Tuesday, December 16, 2014

Talk about Clojure destructuring

Today I gave a talk about destructuring in Clojure for some of of the Clojure study group members.

This is the "clean version" of the code I wrote on the fly on Lightable to explain destructuring:

I had a great time and learn a lot preparing the talk.

I hope this small study group will be help to get the Clojure Developers Barcelona Group up and running again soon.

Thanks all for coming.

Monday, December 15, 2014

Kata: Roman Numerals in Clojure (2nd time)

I've just redone the Roman Numerals kata in Clojure following the advices about test-driving algorithms that Sandro Mancuso gave during his Crafted Code course:
  • Grow an algorithm bit by bit
  • Delay treating exceptions (in this case, because they are more complex)
  • Intentionally cause duplication
  • Focus on simple structures first
The resulting code to convert decimals up to 3999 to roman numerals is much simpler than the code I got the first time I did the kata.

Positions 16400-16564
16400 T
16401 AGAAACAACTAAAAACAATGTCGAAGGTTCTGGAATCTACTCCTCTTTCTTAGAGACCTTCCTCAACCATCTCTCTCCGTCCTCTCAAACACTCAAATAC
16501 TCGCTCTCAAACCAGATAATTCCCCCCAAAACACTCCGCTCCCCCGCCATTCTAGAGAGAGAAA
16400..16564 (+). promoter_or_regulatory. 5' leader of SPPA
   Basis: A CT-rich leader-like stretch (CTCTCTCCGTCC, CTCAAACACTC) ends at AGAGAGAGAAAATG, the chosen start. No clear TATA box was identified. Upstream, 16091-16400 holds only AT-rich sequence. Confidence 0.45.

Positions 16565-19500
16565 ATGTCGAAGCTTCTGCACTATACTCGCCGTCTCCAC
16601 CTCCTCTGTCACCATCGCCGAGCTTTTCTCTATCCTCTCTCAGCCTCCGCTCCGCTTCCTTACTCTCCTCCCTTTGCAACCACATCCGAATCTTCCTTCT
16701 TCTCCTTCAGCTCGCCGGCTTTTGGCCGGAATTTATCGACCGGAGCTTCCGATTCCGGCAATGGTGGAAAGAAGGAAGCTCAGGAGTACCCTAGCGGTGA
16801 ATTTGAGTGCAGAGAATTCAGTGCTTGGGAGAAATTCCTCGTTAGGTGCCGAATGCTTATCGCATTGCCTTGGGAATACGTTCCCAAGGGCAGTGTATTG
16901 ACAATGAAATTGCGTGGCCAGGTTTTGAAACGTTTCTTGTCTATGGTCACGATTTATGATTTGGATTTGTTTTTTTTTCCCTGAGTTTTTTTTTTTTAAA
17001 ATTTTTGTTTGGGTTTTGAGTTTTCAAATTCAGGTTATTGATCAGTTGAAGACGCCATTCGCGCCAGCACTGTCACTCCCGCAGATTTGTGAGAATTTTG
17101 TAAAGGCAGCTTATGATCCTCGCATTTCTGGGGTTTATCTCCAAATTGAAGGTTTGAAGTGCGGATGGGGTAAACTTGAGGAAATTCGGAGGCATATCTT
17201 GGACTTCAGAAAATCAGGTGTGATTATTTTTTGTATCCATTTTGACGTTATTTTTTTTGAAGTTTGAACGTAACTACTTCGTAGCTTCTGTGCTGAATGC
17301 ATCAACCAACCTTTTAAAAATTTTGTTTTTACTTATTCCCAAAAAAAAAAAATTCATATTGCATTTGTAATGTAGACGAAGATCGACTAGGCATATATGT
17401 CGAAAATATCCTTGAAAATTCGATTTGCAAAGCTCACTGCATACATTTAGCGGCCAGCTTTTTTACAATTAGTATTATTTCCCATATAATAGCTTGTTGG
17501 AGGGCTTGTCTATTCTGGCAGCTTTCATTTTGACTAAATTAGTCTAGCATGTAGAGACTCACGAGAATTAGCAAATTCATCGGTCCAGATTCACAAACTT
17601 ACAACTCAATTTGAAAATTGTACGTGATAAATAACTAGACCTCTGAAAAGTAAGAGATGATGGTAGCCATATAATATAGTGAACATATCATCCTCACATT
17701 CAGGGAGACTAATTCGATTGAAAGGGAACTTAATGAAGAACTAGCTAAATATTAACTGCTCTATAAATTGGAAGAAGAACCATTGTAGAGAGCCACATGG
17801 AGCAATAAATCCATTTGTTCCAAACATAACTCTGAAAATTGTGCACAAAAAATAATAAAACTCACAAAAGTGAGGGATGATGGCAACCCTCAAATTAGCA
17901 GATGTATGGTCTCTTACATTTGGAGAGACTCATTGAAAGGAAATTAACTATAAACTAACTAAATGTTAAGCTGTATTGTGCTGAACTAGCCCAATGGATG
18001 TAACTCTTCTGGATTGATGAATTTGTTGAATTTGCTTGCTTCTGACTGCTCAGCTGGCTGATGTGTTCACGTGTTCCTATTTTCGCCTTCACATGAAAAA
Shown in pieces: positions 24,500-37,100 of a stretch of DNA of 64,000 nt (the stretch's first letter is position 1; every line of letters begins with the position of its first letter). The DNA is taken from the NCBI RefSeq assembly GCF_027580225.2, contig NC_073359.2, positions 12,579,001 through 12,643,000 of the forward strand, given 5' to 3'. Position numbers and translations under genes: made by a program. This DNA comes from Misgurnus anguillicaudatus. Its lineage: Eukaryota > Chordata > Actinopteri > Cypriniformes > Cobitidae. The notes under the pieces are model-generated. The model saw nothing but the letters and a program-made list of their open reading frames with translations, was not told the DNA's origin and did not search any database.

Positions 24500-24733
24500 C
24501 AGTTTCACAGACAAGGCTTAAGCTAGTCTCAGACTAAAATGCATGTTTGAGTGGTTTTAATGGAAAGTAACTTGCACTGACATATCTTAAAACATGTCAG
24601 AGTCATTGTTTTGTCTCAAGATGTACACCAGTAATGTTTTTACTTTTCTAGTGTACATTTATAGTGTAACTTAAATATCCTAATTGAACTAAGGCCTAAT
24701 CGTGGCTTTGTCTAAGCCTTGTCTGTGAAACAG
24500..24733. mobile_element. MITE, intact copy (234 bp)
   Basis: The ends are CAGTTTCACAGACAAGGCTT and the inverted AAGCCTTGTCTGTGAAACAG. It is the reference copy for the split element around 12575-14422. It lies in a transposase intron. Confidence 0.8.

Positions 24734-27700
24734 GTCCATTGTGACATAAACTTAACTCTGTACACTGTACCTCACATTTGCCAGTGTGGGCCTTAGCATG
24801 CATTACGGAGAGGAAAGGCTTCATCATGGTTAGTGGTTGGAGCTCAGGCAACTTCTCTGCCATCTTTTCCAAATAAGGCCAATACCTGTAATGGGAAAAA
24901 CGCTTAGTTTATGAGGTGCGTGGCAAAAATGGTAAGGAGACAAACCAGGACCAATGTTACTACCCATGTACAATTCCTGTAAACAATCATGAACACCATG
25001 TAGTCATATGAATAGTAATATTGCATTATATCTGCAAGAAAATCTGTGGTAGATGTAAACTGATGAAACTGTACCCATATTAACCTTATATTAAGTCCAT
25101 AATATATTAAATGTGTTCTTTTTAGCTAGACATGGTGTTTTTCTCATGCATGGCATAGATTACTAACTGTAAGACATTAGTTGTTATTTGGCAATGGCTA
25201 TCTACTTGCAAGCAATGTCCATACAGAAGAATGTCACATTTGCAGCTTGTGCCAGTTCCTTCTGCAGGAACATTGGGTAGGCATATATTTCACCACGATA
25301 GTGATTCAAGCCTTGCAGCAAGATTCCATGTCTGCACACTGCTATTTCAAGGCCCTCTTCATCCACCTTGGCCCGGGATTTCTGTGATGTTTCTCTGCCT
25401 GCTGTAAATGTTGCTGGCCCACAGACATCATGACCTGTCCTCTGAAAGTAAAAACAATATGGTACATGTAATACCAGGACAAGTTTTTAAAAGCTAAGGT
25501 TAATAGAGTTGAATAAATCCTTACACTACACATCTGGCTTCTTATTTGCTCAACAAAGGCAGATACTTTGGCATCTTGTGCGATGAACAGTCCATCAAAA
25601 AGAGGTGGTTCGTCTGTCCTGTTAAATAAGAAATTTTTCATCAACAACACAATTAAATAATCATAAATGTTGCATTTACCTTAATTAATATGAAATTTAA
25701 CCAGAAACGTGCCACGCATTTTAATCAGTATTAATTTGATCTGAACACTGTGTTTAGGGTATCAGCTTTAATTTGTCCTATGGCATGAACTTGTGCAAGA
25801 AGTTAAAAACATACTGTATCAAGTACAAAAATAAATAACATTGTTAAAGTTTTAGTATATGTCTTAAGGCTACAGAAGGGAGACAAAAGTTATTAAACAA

I think the reason is that the first time I started refactoring too soon and that hid the duplication pattern that would have lead me to this simpler solution.

As in the previous version, I extended the kata to also convert decimal numbers over 3999.

This is the resulting code:

and these are the tests using Midje:

To document the TDD process I commited the code after every passing test and every refactor. You can find the commits step by step here.

This time it was a bit easier to derive the algorithm only using strict TDD.

You can find all the code in this repository in GitHub.

Friday, December 12, 2014

Kata: Studious Student in Clojure

Last week Leo Antoli facilitated a kata for Software Craftsmanship Barcelona.

We had to solve the Studious Student exercise.

Leo wanted us to experiment how useful testing is in an exercise like this one, so we divided the group in some pairs using TDD, some pairs testing after writing the code and some pairs not testing at all.

The exercise is a bit tricky as pairs that were not testing discovered at the end, whereas the ones doing TDD or testing after coding discovered early during the process.

After an iteration of one hour, we had a very interesting debate about automatic testing.

This is my solution of the exercise in Clojure:

and these are the tests using Midje:


You can see all the code in this GitHub repository.

I'd like to thank Leo for being so kind and sharing his knowledge with us.

Reading GOOS (IX)

These are the links mentioned in last two weeks conversations about the 12th and 13th chapters:
  1. Posts and Papers
  2. Talks